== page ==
This article has been updated from a previous version to eliminate a reference to Cepheid's launch of a Brc/Abl diagnostic, which is not a point-of-care device.
Point-of-care devices with a pharmacogenomic function are finally appearing on the scene.
There are two main areas where there is lot of opportunity for point-of-care molecular diagnostics: infectious disease and adverse drug reactions, and two companies, Cepheid and Third Wave, are charging into the point-of-care space for these two indications, respectively.
Group B Strep and Enterovirus
Cepheid last week filed with the US Food and Drug Administration for clearance of a nucleic acid-based diagnostic to be used at the point of care for patients who may be infected with Group B Streptococcus. Other firms will surely follow Cepheid's lead, with likely candidates including Third Wave technologies, which is looking into developing a point-of-care version of a diagnostic to guide dosing with the ubiquitous anticoagulant warfarin.
"Given the fact that there is this tremendous push on shortening hospital stays, as well as a small issue of overall effectiveness in getting people up to therapeutic levels safely but quickly … you would see it used, certainly in the hospital setting."
In the field of infectious diseases, it is often important to have a result before a patient leaves the doctor's office, such as in chlamydia testing, where a test result might stop the spread of disease to new hosts, said Chris Price, a visiting professor in clinical chemistry at the University of Oxford and co-author of the book Point of Care Testing, published last year. Rapid results are also needed for pathogens that are particularly infectious, and in cases where time and treatment options are limited, such as in infections of methicillin resistant Staphylococcus aureus, he added.
Cepheid's GeneExpert Group-B Streptococcus diagnostic, which the company launched last week for testing in its own lab, appears to be the first point-of-care test to link nucleic acid testing to drug treatment. "We submitted it to [the US Food and Drug Administration] this week, and we'll be launching it in Europe in about a month," followed with a US roll-out, pending clearance of the 510(k) application in the US, Emily Winn-Deen, Cepheid vice president of strategic planning and business development, told Pharmacogenomics Reporter in an interview last week.
Cepheid is applying for clearance of the device for moderately complex labs — "it certainly won't be [for] all doctors' offices, but group-practice kinds of offices probably can do it," said Winn-Deen.
The PCR-based GeneExpert is intended to help physicians determine whether a pregnant mother is infected with a strep strain with the potential to cause neonatal sepsis or neonatal meningitis. "There's a reason that you want a quick answer — labor only goes on so long." Winn-Deen said that the test results determine which "very specific antibiotic" is prescribed.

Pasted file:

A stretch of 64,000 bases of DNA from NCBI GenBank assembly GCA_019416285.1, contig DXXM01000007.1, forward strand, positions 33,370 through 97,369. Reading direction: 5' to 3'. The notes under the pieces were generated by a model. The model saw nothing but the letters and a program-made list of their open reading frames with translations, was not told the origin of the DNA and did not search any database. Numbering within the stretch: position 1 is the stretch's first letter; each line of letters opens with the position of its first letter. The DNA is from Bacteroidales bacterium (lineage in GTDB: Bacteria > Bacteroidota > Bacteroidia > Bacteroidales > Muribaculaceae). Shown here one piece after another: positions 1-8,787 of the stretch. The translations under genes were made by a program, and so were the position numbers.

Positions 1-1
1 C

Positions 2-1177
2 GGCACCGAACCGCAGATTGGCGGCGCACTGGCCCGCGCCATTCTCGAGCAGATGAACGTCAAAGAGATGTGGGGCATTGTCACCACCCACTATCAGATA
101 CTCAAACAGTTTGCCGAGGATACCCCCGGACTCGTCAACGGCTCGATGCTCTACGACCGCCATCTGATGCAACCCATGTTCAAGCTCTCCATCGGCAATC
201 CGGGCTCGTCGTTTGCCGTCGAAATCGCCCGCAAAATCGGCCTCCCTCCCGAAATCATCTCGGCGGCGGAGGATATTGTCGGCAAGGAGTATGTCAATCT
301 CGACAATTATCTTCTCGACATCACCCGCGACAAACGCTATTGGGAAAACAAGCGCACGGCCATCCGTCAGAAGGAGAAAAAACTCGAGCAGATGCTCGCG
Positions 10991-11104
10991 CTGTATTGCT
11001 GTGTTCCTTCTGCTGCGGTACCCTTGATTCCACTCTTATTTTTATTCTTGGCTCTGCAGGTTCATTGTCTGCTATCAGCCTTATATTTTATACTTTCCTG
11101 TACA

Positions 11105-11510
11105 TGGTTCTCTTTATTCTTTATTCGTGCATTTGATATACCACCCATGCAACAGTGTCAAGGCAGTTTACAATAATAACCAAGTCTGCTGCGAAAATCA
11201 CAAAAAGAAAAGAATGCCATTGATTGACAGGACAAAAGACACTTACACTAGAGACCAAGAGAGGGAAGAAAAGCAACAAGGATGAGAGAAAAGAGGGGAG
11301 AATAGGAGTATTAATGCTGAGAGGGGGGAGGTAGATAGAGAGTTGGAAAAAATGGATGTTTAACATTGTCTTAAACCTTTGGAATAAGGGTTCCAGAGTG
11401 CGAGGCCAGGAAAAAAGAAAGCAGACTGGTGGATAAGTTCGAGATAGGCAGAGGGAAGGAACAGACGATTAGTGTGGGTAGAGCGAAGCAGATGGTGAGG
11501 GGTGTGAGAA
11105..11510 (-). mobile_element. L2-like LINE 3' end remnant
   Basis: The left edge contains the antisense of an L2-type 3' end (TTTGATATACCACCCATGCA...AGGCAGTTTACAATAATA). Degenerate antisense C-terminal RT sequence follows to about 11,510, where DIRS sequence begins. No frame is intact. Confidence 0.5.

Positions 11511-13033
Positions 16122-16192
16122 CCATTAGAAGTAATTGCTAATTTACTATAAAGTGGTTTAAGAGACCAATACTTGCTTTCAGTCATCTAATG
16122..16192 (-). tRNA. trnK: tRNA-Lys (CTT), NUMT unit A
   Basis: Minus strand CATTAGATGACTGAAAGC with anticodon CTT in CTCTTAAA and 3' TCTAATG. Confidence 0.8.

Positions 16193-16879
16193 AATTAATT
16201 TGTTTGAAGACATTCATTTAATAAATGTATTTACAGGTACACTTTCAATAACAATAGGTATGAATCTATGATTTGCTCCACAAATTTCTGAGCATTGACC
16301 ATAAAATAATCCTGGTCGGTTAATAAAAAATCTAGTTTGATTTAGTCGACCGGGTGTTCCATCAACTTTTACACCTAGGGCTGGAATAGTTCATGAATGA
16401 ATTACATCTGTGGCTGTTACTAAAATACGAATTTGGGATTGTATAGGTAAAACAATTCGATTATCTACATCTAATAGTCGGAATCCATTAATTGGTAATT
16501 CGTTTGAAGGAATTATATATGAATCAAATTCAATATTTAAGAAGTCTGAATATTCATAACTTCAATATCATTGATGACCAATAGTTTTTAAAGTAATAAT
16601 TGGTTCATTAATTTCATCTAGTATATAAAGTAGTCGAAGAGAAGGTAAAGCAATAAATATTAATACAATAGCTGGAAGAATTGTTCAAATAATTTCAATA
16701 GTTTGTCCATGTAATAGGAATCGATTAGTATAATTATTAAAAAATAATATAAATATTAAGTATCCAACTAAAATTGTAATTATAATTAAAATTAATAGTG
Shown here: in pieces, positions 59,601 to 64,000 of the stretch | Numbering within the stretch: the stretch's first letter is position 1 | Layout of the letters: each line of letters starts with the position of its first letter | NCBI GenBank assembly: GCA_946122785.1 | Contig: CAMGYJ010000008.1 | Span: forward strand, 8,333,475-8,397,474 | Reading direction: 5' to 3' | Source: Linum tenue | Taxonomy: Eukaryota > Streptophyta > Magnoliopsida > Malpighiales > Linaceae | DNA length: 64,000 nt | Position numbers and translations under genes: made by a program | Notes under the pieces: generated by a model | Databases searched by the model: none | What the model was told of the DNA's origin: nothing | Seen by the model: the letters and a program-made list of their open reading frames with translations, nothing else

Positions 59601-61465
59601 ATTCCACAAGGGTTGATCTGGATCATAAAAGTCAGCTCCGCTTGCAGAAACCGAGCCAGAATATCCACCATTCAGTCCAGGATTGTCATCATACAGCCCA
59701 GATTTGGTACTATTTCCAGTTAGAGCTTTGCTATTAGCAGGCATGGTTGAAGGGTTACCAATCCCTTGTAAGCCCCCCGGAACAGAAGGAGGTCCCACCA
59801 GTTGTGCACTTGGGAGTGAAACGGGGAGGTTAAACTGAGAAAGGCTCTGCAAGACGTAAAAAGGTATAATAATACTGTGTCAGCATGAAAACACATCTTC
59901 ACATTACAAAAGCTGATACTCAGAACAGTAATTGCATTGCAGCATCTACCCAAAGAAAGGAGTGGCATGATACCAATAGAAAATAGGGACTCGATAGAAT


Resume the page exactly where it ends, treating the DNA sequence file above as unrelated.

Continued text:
The point-of-care test will probably only be used in off-hours when hospital labs are closed, Winn-Deen said.
Ordinarily, women are tested for the bacterium around the 37th week of pregnancy using typical culture-type assays, "but for women who aren't getting good prenatal care, or for women who deliver earlier [than the usual strep-B testing time], they really need to be tested when they show up at the hospital so that they can be treated," Winn-Deen said. Currently, "they are just given a course of antibiotics during labor," which can prevent mother-to-child transmission, she said.
The March of Dimes estimates that there were 508,000 pre-term births in the United States in 2004, according to preliminary data, a spokesperson said this week. There are approximately 143,000 patients annually who receive no prenatal care.
The next point-of-care device that Cepheid plans to release this year is for enterovirus, which must be quickly identified in order for clinicians to distinguish between viral and bacterial meningitis, said Winn-Deen.
Adverse Drug Reactions
Third Wave said last week that it had signed an agreement with Japanese companies Shimadzu and Toppan to develop point-of-care assays focused on the P450 family of metabolizing enzymes. "The final [gene] variations [to be interrogated by a point-of-care test] have not been nailed down, but there is interest in Japan in variations that may be associated with adverse reactions with warfarin" said Third Wave spokesperson Rod Hise in an interview this week.
Any point-of-care diagnostic produced by the deal would involve adding Third Wave's Invader chemistry to a prototype Shimadzu and Toppan developed in September, said Hise. The companies have not yet decided which genes a warfarin-related test would interrogate, should the companies pursue it, he added.